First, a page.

Fathom Mag

The Wonder of It All

An excerpt from You Got This, Dad by Aaron Sharp.

Published on:
June 10, 2020
Read time:
4 min.
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Take a moment to revel in the miracle.

During a pregnancy and especially childbirth, you can easily become so consumed by everything going on that you miss the wonder and beauty of what is happening. Having a child is an overwhelming experience. It can be tense, nerve-racking, exhausting . . . and I hate to break it to you, but it gets worse after the baby is born. This is why it’s so important for you to take a few moments to revel in the miracle of what is happening.

The best time to do it might be as the due date draws near, it might be in the delivery room before the big moment, or it might even be as you cast an awestruck gaze into the nursery where your newborn is swaddled and cooing. But whenever you do it, make sure to take the time to jot some things down or at least spend a few minutes lost in thought.

The Gift from God

God—the very God who made the universe, who hung the stars in the sky, who first spun the earth on its axis, who made the giraffe tall, who gave the zebra its stripes, who put the oceans in their place, who parted the Red Sea, who sent fire from heaven at Elijah’s request, who sent his own Son to be born in a manger to save the world from sin—decreed that you (yes, you) would be the parent of this brand-new baby. On one hand, this is a very intimidating thought, but it should also be immensely comforting. This same God is sovereign over all creation. He does not make mistakes, and he declared that both the privilege and challenge of raising this child were specifically for you.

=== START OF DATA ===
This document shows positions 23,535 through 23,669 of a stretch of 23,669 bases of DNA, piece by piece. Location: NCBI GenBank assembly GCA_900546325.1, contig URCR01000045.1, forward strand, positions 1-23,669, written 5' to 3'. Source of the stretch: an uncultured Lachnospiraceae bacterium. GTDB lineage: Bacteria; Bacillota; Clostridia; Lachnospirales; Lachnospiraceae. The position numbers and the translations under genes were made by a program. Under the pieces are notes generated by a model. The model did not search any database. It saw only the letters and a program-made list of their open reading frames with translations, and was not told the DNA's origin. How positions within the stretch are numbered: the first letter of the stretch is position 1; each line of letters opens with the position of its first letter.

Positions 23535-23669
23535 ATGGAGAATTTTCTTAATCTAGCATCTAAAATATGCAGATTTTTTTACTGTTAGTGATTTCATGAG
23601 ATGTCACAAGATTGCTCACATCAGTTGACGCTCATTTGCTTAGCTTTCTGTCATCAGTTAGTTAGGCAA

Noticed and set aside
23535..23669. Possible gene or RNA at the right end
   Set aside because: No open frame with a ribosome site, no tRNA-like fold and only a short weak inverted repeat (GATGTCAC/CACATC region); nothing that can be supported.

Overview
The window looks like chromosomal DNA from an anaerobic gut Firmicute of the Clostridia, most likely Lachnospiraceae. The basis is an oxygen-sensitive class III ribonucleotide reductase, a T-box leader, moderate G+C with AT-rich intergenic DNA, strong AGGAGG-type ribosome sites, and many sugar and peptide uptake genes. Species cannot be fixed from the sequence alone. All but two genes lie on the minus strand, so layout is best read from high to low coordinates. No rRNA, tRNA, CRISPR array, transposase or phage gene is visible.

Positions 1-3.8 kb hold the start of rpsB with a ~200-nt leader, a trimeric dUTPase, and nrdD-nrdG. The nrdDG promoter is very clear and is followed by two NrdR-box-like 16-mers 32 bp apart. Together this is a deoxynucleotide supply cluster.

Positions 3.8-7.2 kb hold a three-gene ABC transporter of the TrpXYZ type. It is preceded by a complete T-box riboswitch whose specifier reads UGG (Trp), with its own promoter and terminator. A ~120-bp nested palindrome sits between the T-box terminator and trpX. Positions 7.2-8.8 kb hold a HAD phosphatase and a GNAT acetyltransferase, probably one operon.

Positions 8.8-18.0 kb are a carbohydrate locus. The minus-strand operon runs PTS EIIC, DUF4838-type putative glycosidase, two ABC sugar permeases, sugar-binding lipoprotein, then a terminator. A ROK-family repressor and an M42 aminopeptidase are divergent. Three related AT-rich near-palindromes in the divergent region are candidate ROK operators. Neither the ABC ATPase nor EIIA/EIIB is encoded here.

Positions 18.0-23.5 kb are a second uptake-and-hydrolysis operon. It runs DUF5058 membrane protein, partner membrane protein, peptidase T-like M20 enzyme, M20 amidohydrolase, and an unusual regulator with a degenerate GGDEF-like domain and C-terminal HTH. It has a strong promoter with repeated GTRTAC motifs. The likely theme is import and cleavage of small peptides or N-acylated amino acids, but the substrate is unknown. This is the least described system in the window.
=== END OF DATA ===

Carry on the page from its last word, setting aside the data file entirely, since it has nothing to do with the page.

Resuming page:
In case you doubt this is the case, think about this simple phrase in Psalm 127:3: “Children are a gift from the Lord.” It’s a simple phrase, but it packs a tremendous theological punch. For all the amazing science, kooky old-wives’ tales, and superstitions that seem to hover like a deep fog around pregnancy, there is one simple, inescapable truth that Solomon wanted us to understand in Psalm 127—children are given to parents by God. It is not an accident that you are going to be a parent, and it is no accident you are going to be this particular child’s parent. God always knows what he is doing. This child is a gift from a loving and righteous heavenly Father.

Something to Ponder

As I write this chapter, Christmas is just days away. The sounds of carols fill the air, our Christmas tree sparkles (with all the important ornaments hung at least four feet from the floor so they are out of the reach of the eighteen-month-old), and our home is abuzz with the excitement of the season. One of the things that has always struck me about the Christmas story is the small verse of Luke 2:19. The New American Standard Bible’s translation—“But Mary treasured all these things, pondering them in her heart”—is typical of English translations. The Message renders it, “Mary kept all these things to herself, holding them dear, deep within herself.” Mary was a virgin who had just given birth to God in the flesh. The Son of God came to earth as a human baby, and because she had found favor with God, Mary was the one chosen to bear the God-Man. Luke 2:19 comes just after she has given birth to Jesus and placed him in a manger. As if that wasn’t surreal enough, the baby in a manger then receives his first visitors: a bunch of stinky, smelly shepherds who had been informed of his birth by an angelic choir. This is the context of Mary noticing every little detail and committing it to memory.